As the creator of something, do you give it life? As a fiction writer, does a story acquire a life of its own? As a software programmer, do you sometimes feel that what you're creating has something to teach you? Is your creation of any sort just something you do and have done, or do you nurture it and query it about what it needs to succeed?
I recently had the pleasure of visiting my old friend, Robert Worstell, on his farm in Missouri, after 20 years of not seeing each other in person, but 15 years of regular communication and collaboration.
This was a very meaningful and useful time for us both, and I hope our conversation conveys some fraction of meaning and usefulness to the listener. We mine a vein of gold here, not just about writing, but about the relationship of anyone with the subject of what he or she is creating. It's a perspective that applies across the board, whether one is a writer, a programmer, a salesperson or carpenter, etc.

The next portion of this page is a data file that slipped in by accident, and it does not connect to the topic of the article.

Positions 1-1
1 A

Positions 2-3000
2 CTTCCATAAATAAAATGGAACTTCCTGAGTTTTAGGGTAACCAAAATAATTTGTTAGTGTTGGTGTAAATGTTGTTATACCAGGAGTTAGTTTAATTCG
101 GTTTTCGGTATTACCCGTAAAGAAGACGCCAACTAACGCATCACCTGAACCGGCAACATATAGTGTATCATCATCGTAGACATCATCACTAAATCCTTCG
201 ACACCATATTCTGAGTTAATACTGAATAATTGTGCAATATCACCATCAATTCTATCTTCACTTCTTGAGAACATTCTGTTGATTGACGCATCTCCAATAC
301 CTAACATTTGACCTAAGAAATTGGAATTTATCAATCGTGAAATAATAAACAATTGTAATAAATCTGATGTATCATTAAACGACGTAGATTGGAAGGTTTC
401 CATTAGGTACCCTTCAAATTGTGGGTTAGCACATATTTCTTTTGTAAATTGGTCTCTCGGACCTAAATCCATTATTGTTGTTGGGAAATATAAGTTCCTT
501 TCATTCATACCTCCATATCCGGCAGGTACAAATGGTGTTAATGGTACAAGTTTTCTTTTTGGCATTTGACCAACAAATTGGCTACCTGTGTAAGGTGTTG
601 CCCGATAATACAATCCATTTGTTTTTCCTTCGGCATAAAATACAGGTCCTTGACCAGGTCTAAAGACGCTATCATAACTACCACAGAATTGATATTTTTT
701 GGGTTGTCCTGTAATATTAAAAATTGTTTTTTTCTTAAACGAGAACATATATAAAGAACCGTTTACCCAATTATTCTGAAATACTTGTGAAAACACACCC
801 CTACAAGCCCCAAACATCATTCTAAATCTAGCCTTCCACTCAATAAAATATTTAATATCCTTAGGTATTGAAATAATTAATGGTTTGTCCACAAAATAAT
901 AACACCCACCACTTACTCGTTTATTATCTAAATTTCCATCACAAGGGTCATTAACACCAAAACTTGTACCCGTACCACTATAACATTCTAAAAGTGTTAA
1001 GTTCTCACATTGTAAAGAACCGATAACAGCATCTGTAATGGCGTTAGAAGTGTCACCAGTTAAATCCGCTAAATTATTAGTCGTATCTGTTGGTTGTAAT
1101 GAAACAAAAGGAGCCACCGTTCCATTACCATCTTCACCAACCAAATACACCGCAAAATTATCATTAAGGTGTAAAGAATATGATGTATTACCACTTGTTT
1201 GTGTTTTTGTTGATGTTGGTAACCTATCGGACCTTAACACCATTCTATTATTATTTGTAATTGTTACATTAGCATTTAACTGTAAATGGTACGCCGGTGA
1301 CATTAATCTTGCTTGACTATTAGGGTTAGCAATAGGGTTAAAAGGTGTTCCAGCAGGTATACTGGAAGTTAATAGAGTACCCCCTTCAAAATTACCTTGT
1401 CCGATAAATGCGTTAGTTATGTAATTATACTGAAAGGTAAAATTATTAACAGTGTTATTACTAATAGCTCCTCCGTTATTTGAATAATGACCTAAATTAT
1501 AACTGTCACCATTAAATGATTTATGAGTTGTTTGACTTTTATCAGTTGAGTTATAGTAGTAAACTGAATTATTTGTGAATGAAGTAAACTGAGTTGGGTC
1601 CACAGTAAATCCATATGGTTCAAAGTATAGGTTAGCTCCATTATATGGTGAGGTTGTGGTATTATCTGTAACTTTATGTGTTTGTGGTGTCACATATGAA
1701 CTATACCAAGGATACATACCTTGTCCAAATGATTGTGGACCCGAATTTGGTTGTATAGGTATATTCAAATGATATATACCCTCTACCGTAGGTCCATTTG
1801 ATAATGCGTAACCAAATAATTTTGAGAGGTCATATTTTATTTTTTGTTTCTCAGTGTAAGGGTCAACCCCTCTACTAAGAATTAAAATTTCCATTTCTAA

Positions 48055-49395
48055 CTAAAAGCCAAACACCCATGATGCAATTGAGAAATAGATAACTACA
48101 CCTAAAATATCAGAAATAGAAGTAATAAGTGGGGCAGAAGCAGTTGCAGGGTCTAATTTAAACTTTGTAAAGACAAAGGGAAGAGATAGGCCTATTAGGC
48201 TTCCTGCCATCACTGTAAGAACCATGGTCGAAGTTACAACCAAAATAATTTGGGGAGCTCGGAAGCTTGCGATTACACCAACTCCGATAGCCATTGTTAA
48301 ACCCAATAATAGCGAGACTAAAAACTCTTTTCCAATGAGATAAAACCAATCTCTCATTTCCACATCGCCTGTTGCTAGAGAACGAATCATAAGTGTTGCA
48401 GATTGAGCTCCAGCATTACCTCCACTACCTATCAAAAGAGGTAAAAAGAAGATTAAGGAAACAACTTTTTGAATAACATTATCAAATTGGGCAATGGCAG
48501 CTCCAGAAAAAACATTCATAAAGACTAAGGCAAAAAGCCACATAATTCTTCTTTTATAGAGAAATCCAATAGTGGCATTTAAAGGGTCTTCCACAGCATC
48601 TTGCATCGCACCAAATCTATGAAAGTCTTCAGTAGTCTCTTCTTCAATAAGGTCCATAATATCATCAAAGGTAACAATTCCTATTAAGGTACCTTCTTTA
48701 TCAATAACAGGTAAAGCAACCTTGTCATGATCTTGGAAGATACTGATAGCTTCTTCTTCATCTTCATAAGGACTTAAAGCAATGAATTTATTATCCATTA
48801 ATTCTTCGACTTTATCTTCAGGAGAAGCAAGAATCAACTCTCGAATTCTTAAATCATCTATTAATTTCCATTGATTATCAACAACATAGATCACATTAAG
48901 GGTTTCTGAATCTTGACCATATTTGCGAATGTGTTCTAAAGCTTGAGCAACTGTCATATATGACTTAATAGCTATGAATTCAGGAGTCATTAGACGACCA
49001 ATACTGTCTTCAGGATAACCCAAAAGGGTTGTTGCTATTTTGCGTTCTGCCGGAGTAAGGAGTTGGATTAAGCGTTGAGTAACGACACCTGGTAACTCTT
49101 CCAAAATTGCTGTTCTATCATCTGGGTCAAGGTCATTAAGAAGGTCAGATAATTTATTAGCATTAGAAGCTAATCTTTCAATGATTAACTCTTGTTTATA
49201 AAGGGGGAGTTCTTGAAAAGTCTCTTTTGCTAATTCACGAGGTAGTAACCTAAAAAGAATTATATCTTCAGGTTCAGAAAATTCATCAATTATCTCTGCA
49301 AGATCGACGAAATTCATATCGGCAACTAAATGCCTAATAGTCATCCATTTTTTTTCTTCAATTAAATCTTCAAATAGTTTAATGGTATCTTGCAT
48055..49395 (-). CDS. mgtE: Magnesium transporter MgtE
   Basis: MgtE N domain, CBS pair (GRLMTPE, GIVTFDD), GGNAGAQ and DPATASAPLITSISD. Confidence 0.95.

We hit on something very interesting regarding the intersection of technology and choice which I, personally at least, found quite profound.
Enjoy. And consider how the mechanics discussed here might apply to what you do and what you create.
Bumper music: Phantom from Space by Kevin MacLeod.
Go Thunk Yourself, Again -- A great book containing an outline of Roberts approach to researching subjects.
Previous Technology & Choice episodes with Robert Worstell